Anyway, the VA turned her down at first despite having a credit score of 820. Then USAA made her jump through hoops to get approved. All to no avail so she was forced to go with a different lender. Meanwhile as I look around our once all white town I see darkie after darkie being approved for mcmansions. Then proceeding to park multiple vehicles in the driveway and on the street. 

I asked her if she put down her race on the application to which she said "yes". Many of us are aware of the attack on white people and this is just more evidence to support our beliefs. I seriously doubt the darkies had to go through what my white sister did to get a home.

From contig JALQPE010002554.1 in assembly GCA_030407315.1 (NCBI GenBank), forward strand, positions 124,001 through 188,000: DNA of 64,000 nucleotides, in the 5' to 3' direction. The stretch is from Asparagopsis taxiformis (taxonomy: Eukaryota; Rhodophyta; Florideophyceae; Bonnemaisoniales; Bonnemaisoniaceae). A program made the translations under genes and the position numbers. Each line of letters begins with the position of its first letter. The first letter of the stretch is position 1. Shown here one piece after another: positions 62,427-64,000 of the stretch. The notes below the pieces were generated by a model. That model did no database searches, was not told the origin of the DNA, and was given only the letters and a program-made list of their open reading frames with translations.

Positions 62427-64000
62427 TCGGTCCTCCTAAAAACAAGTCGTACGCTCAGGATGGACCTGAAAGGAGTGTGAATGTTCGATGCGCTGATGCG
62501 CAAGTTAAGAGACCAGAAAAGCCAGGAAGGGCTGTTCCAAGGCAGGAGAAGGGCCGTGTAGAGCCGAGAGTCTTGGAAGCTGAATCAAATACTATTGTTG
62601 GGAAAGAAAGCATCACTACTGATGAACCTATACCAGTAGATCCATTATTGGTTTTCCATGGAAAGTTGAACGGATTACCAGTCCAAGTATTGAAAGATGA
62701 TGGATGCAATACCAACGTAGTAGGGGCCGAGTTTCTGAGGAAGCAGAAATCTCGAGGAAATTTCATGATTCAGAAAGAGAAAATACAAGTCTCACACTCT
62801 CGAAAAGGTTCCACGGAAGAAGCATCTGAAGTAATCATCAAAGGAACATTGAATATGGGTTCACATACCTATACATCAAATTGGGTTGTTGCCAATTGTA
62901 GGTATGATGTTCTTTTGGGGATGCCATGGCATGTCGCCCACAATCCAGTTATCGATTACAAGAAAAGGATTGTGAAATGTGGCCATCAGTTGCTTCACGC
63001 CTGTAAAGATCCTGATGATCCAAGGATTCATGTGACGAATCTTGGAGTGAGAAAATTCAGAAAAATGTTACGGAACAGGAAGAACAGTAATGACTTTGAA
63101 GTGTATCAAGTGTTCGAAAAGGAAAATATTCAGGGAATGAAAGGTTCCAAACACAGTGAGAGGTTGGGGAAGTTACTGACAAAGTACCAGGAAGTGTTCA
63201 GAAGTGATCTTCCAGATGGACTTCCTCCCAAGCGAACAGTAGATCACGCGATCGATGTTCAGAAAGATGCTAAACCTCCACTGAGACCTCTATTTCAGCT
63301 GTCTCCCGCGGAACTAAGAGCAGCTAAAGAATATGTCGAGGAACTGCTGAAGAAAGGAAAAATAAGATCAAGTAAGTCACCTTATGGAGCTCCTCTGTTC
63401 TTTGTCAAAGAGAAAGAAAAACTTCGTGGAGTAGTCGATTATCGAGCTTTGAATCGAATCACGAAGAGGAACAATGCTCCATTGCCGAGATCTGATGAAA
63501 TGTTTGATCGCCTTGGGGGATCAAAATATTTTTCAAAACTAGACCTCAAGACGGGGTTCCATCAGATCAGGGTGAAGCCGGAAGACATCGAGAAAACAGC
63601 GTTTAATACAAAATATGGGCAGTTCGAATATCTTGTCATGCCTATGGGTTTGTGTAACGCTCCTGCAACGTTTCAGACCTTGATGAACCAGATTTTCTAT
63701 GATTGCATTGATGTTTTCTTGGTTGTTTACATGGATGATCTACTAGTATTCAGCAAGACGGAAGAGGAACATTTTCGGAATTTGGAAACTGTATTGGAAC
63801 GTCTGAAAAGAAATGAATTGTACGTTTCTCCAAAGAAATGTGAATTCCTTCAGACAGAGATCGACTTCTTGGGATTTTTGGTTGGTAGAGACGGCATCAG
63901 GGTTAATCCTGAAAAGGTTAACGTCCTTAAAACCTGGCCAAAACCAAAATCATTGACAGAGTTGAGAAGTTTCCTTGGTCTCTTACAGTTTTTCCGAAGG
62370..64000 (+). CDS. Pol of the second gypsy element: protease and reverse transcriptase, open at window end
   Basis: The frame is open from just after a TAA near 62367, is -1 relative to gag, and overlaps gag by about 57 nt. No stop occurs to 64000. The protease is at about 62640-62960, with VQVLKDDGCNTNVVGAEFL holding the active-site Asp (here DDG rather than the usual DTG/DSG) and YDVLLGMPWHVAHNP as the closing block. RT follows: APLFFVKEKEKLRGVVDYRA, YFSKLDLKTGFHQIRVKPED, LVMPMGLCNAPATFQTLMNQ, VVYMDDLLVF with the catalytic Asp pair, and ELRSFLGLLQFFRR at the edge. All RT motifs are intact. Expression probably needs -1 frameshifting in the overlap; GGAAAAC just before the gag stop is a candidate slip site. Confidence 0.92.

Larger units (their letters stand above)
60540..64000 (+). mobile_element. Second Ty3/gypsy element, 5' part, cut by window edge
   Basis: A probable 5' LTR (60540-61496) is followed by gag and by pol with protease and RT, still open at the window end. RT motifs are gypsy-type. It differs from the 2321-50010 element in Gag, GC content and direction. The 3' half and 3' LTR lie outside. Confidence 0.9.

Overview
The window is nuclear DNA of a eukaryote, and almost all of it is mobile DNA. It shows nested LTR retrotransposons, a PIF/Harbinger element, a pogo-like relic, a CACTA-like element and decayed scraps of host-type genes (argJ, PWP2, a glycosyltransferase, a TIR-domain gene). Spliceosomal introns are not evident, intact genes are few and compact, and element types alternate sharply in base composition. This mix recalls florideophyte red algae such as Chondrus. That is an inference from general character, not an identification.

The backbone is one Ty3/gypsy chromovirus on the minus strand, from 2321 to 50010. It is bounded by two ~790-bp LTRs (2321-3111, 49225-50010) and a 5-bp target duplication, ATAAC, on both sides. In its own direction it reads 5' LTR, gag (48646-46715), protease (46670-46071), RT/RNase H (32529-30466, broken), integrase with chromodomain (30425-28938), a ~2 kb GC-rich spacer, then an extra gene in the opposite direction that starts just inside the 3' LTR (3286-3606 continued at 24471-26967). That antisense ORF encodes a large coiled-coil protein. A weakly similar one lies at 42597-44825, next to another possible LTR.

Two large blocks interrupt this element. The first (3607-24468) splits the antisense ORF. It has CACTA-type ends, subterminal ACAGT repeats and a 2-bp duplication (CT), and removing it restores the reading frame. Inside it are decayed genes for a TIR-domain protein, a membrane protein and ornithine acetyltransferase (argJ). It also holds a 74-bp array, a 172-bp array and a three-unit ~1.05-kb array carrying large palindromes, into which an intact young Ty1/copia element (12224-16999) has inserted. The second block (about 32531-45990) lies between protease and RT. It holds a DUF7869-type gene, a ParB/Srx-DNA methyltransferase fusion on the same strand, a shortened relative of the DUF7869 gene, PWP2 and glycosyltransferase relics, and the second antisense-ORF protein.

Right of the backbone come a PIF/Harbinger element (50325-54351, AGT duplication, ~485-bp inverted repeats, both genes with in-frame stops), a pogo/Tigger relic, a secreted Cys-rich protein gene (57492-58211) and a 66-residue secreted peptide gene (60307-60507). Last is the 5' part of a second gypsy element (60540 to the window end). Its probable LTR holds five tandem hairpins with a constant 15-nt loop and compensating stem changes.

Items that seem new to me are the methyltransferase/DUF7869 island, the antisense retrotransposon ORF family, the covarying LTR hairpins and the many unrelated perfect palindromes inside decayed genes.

Yen Cross's picture

  The $usd is already starting to colapse. It's not like what China has done. We can't sell our way out of debt.

 China is thirty one trillion dollars in debt [stated] I think it's closer to forty.

 WE live in a finite ecosystem. growth isn't an option.

 How is growth contained. Expensive healthcare, and lack of life quality.

BigFatUglyBubble's picture

give me five

still alive

ain't no luck

learned to duck

buzzsaw99's picture

i just want to gtfo of dodge

razorthin's picture

Because there is no inflation...

Well, there's no wage inflation anyway.

Consuelo's picture

 

 

Here in the Bay Area however...

 

Well, all I can say (again) is: 

Wake me up when word leaks out that FB, or GOOG, or AAPL, or NTFLX, or TWTR, etc., ad-infinitum, of (ssshhhhhh) ---- LAYOFFS...

Because when that happens, it may as well be a black hole event horizon for the NAS and the market as whole.

 

 

GunnerySgtHartman's picture

The Bay area: a lot of people are going to get seriously hosed when that RE market crashes.